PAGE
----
You’ve just started a home vineyard, and you can’t wait for your first clusters of grapes. What are the next steps while you wait for fruit? Pruning is the most important step you can take to ensure healthy vines. Here you’ll learn all about how to prune grape vines.
Why Should You Prune Grape Vines?
It might seem wrong to cut the vines that you’ve worked so hard for, but don’t fear. Pruning back your grapevines correctly will lead to a healthy and fruitful vineyard next season and for years to come.
Pruning grapes is essential to the health of the vine and its fruit. There are three main goals for pruning grapevines:
- Keep the grapevine productive and free from disease. Pruning cuts out disease before it can wreak havoc on your grape plant.
- Encourage growth where you want it for vines that are easy to manage. Pruning grapes will help the trunk, shoots, and vines keep the same shape every year.
- Ensure quality fruit production by removing excess growth, and concentrate energy during the growing season into selected fruiting wood. This will improve air circulation, vine growth, and fruit quality.
Everything You Need to Prune Grapes
Before you prune your grapes, gather all the necessary tools. Home gardeners likely have most of the supplies. However, it’s always good to make sure you everything you need before you start.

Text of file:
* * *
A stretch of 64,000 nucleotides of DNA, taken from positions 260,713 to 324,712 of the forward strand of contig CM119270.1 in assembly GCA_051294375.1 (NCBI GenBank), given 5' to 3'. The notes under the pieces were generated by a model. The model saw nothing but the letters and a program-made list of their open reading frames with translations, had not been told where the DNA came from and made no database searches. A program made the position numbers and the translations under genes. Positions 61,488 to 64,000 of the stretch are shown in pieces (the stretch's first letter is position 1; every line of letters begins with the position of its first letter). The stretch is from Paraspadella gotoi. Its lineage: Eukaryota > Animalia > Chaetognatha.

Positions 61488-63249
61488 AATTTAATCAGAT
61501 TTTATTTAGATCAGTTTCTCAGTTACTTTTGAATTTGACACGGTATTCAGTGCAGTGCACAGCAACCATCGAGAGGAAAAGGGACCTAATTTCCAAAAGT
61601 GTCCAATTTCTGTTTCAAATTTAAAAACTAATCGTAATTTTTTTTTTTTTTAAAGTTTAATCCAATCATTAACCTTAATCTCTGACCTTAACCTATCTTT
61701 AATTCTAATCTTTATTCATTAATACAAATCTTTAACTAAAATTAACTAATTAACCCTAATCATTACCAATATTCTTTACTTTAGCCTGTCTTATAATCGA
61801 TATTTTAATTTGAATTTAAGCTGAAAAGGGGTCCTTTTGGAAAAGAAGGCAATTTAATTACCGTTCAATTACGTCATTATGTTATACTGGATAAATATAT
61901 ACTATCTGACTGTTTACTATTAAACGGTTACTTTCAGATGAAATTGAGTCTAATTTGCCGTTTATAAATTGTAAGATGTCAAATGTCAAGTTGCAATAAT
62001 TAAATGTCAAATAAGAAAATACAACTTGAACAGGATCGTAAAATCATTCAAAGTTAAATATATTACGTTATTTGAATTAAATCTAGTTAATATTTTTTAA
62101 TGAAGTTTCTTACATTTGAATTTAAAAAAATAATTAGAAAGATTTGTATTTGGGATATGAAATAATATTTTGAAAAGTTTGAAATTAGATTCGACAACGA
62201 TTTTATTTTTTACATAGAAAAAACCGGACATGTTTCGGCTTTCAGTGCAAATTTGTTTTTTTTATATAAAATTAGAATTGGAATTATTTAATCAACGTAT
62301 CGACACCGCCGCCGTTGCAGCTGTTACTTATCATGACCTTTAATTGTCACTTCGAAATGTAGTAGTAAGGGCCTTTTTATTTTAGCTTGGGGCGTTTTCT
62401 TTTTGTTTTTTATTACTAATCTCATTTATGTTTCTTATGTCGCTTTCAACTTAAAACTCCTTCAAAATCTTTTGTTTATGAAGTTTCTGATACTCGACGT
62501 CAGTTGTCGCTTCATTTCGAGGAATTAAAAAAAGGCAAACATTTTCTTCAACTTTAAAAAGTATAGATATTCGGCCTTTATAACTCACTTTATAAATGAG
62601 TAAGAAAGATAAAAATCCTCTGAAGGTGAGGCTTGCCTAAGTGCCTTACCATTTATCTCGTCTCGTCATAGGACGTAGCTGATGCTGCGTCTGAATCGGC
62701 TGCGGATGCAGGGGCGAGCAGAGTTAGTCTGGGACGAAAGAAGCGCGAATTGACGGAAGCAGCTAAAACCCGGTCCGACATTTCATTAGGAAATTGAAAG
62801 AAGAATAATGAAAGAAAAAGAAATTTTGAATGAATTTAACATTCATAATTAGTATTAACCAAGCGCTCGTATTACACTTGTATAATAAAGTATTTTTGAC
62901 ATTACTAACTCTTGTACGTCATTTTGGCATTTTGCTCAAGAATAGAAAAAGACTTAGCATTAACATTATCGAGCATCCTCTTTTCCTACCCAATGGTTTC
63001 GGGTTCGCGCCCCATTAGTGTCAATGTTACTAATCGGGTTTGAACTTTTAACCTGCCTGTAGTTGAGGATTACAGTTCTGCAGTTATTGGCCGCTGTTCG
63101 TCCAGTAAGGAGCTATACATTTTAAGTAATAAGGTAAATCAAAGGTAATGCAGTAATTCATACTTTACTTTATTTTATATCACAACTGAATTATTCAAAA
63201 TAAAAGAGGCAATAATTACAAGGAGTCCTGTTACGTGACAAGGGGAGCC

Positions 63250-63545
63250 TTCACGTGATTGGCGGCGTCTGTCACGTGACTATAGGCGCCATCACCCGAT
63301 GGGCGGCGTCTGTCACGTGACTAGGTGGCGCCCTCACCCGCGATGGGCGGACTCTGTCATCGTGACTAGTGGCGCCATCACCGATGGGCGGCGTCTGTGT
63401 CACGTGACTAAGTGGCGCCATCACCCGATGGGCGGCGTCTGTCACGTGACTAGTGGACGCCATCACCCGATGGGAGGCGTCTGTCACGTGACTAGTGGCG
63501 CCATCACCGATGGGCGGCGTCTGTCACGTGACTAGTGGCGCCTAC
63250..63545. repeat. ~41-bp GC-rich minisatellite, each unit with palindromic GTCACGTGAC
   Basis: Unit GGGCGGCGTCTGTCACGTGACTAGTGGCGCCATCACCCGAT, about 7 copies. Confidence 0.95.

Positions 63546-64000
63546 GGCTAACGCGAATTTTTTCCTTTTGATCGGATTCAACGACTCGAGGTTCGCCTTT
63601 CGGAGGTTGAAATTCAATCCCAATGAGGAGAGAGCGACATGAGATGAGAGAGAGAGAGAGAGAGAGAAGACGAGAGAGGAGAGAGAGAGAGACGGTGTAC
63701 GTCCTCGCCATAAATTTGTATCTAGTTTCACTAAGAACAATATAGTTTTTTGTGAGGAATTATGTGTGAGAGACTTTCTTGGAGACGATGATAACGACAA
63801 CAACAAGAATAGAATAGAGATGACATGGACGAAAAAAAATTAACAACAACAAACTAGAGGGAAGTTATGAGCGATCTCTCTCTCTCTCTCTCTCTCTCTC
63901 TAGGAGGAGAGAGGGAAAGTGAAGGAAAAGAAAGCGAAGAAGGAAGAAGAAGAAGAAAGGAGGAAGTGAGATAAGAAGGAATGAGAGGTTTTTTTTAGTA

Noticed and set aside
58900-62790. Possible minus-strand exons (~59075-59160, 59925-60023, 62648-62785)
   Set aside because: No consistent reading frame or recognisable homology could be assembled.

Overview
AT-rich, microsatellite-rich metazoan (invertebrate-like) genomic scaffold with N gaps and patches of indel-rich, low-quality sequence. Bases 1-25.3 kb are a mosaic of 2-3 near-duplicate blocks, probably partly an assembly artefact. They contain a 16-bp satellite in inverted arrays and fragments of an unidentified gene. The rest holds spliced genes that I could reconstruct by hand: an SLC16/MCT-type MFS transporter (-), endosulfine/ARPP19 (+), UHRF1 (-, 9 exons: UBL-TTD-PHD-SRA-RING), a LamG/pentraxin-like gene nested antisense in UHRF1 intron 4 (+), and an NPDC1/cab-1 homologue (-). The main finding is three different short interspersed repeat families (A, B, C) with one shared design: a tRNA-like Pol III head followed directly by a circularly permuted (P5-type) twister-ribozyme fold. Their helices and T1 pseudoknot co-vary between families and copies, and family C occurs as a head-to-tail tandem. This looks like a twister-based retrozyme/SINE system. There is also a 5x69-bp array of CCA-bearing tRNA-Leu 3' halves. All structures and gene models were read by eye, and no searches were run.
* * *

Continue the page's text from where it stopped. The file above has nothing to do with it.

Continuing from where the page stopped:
- Hand shears: Hand pruners are a must for anyone growing grapes. You’ll use hand shears for just about every task when you prune.
- Orchard loppers: You’ll use these for any tough shoot or part of the vine that hand shears just aren’t strong enough to cut.
- Gardening gloves: You might have these from working around home gardens, but remember that grapes can be quite prickly.
- Curved Saw: Keep a pruning saw handy when you run into a tough branch that needs to be cut off.
- Flagging tape: Distinguish between renewal spurs and side shoots.
Basic Terms of Pruning
If you are new to growing grapes, you’ll want to be familiar with some of the basic terms of how to prune grapes. This terminology will become second nature with time, but this glossary will help as you learn how to prune grape vines.
- Fruitful wood: one year old wood that will produce fruit (canes, shoots, spurs, and buds)
- Arm: branches of the grapevine that are more than two years old and provide support for canes and spurs
- Bud: buds from dormant wood that will grow shoots
- Shoot: the young stems and leaves that grow from buds on dormant wood; they are called canes when dormant in the winter.
- Cane: a dormant shoot.